CinemaTech is Eric Emin Wood’s periodic look at how pop culture depicts the world of tech.
There are many elements to love about Black Panther, the latest action extravaganza from Marvel Studios – a stacked cast that includes a tech guru who puts James Bond’s Q to shame and the toughest screen general since Gladiator’s Maximus; the Afrofuturist production design; a memorable Kendrick Lamar-produced soundtrack – but I think my personal favourite is its villain, who has a legitimate bone to pick with the movie’s heroes – and I would write that even if I didn’t cover the tech industry for a living.
Warning: Spoilers follow after the break.
We first meet Erik Killmonger (Michael B. Jordan) not as the muscular, heavily scarred U.S. mercenary who challenges protagonist T’Challa, king of the fictional African nation of Wakanda, for the throne, but as a child playing basketball in Black Panther co-writer/director Ryan Coogler’s hometown of Oakland, Calif., where he witnesses the outline of a Wakandan ship leaving his apartment after his uncle (and T’Challa’s father) kills Erik’s father, N’Jobu (Sterling K. Brown), for smuggling Wakandan resources out of the country.
Never mind that the kill was in self-defense; Erik didn’t know that. Instead, he probably grew up experiencing the type of systemic racism that would lead him to believe, like 52 per cent of black Americans, that too often the American Dream is little more than a myth, perpetuated by a majority-white upper class that stacks the deck of the world economy in its favour.
Erik also grew up knowing that in the shadows, an African upper class in the form of Wakanda, which presents itself to the world as the poster child of a malnourished developing nation, was hiding underneath shields as advanced as anything seen in Star Wars (or, since this is Marvel, Guardians of the Galaxy), refusing to use its space-age technology to reshuffle that deck in favour of the other side.
So when the adult Killmonger challenges T’Challa for Wakanda’s throne, he’s not seeking power for its own sake, but to right an historic wrong, by demanding that Wakanda use its technology to level the playing field for his African brethren across the globe.
If Killmonger’s dispute with Wakanda sounds familiar, it should: too often, while showcasing the most eye-catching, game-changing, and just plain head-scratching technology developers are now offering the world, and preaching the need for businesses to embrace digital transformation, the tech-savvy writers of ITWC forget (and I’m more than guilty of this myself) the most obvious barrier to its adoption: Most of this stuff is freakin’ expensive.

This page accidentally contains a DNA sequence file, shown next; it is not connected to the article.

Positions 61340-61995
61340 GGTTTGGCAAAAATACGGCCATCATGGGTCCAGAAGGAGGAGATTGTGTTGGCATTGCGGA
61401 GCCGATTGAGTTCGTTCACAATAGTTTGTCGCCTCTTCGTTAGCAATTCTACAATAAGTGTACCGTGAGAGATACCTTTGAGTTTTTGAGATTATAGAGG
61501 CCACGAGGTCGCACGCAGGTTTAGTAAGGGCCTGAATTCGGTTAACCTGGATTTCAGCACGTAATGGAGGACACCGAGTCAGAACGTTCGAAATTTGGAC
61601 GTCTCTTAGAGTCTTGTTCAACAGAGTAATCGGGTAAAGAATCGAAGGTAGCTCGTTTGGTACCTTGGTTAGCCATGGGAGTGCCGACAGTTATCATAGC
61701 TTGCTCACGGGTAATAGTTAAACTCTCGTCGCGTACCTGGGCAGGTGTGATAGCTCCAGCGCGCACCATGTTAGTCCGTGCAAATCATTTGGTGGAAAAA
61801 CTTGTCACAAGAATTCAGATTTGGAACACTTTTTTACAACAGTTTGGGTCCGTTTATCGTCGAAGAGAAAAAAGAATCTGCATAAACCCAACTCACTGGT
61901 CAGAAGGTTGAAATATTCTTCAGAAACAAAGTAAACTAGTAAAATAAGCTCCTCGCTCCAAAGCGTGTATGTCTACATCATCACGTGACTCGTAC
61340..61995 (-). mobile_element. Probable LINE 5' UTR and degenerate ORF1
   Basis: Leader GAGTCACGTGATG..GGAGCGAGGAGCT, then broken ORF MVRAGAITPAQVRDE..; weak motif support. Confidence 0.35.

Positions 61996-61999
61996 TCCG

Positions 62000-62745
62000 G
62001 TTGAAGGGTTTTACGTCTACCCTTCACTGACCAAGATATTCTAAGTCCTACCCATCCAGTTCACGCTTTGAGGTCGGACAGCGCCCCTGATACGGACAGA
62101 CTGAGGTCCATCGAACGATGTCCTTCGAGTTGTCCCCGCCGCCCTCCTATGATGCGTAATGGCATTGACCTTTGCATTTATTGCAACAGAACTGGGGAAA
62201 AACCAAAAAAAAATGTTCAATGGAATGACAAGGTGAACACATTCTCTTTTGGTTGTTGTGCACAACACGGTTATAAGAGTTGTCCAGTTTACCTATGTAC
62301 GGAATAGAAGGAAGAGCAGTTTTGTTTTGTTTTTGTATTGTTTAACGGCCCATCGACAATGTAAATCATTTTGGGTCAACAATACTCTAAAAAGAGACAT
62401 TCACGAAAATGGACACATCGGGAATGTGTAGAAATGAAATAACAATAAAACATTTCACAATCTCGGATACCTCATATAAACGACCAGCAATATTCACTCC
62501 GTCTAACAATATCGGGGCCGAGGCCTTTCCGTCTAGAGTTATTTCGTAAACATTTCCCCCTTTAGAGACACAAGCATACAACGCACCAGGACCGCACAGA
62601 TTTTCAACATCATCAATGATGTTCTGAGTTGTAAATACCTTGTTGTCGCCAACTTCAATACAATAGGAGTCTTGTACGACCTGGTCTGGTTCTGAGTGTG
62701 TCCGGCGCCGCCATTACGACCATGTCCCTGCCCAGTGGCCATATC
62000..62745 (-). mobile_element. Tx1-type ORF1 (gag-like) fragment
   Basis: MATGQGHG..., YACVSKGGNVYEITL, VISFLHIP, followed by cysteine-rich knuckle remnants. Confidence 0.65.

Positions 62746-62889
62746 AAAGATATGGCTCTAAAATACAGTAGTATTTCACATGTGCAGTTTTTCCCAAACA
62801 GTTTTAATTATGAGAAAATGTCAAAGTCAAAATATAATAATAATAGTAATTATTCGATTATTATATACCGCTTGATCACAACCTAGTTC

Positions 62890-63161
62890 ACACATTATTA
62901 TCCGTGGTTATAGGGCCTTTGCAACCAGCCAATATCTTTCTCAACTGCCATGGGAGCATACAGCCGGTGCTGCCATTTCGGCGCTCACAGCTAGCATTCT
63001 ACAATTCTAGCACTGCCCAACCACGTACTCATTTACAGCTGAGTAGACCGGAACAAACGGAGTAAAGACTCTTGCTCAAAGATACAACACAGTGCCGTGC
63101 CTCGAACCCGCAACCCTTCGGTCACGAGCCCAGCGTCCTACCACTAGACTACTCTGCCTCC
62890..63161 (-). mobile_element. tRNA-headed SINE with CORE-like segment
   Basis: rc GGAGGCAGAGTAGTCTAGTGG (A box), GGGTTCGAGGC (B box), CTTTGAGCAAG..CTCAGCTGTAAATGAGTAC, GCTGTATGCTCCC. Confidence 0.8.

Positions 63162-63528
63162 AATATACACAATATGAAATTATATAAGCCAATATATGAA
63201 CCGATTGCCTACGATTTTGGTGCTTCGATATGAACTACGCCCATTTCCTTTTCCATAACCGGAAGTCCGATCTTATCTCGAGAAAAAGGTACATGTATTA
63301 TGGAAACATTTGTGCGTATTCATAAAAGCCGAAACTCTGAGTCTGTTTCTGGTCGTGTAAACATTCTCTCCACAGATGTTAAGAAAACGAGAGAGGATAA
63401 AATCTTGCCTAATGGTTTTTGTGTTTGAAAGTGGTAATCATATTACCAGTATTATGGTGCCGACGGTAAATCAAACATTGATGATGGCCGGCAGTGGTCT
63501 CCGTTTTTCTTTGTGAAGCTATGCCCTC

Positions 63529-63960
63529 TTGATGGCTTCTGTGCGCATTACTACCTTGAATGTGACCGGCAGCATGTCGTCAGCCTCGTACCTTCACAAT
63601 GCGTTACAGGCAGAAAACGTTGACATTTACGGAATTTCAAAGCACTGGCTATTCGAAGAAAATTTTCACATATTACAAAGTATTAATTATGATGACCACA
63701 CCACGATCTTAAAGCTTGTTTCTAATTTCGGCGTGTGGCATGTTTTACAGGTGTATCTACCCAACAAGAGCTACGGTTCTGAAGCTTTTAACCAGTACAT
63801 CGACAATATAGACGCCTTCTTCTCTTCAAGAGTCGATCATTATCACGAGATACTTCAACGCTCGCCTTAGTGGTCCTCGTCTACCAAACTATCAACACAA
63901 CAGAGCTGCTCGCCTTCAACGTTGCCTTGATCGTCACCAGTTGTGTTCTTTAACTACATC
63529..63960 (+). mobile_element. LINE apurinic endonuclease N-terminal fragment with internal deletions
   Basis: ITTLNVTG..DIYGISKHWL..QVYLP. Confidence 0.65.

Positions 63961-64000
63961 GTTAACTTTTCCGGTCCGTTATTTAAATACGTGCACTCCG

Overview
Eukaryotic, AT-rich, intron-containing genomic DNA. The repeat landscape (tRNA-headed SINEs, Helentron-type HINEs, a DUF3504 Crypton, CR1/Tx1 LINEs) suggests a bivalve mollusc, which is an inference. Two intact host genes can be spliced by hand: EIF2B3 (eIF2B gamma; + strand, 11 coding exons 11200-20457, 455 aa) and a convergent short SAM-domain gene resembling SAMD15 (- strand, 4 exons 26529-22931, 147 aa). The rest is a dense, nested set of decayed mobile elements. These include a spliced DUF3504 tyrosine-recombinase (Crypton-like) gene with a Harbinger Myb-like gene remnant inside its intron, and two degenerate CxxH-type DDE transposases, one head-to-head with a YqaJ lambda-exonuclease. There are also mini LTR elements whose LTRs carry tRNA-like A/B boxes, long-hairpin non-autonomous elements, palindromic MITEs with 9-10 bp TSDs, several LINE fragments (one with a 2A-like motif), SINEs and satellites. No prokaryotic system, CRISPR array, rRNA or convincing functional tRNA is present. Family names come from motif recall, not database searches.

And so we shouldn’t be surprised when it’s revealed that fewer than 25 per cent of Canadian companies will invest in AI between now and 2020, or that more than half of Canada’s private businesses are essentially burying their heads in the sand by assuming emerging technologies won’t affect their businesses, despite plenty of research indicating that digital transformation is both an inescapable reality and pays off.
One might conclude, in fact, that if the service providers who preach its gospel are so eager for more companies to ride on the digital transformation train, they could contribute by making it easier to buy a ticket.
The typical response to this criticism, and it’s one that T’Challa’s late father, T’Chaka (John Kani) articulates in Black Panther, is that by sharing your technology, or money, or power with those who don’t possess it, the overly generous innovators and Wakandan kings of the world ultimately lose the advantages they earned in the first place, and are left crying for support.
That response, of course, also sounds like a certain reality television star’s zero-sum approach to U.S. trade, and while Coogler hasn’t explicitly called Black Panther a political film, he knew he was breaking ground by directing the first film in the Marvel Cinematic Universe without a white lead, and has acknowledged the movie’s central conflict as an allegory for, if not the U.S., at least the despots who (often with American support) frequently control Africa’s rich mineral resources, such as the Democratic Republic of the Congo’s supply of coltan.
(Just as coltan is essential to the manufacturing of smartphones, Wakanda’s technology is powered by its supply of a fictional superconductor known as vibranium).
And so Black Panther preaches a different approach, one halfway between T’Chaka’s strict isolationism and Killmonger’s forced militarism.
While Killmonger ultimately loses – we’ve already seen Black Panther in the trailer for Avengers: Infinity War, after all – he controls Wakanda for long enough to convert a significant portion of its military to his cause, and to leave T’Challa with no doubt in his mind that, while Killmonger’s plan to attack New York City, London, and Hong Kong with Wakandan weaponry isn’t likely to lead to a more equitable world (he might be the hero of his own story, but Killmonger is still the villain of a Marvel movie), isolating Wakanda isn’t the answer either. And so in the first of the film’s two end credit sequences, T’Challa pledges to share his country’s technology with the world.
The film is admittedly fuzzy on T’Challa’s exact plans – perhaps he could take the Salesforce approach, allowing non-profits to use its products at a steep discount? – and future sequels could easily see Wakanda pay a heavy price for defending Earth from the likes of Infinity War’s Thanos.
But I think the tech sector can take Black Panther’s lesson at face value and, unlike Donald Trump, assume that real life is not a zero-sum game.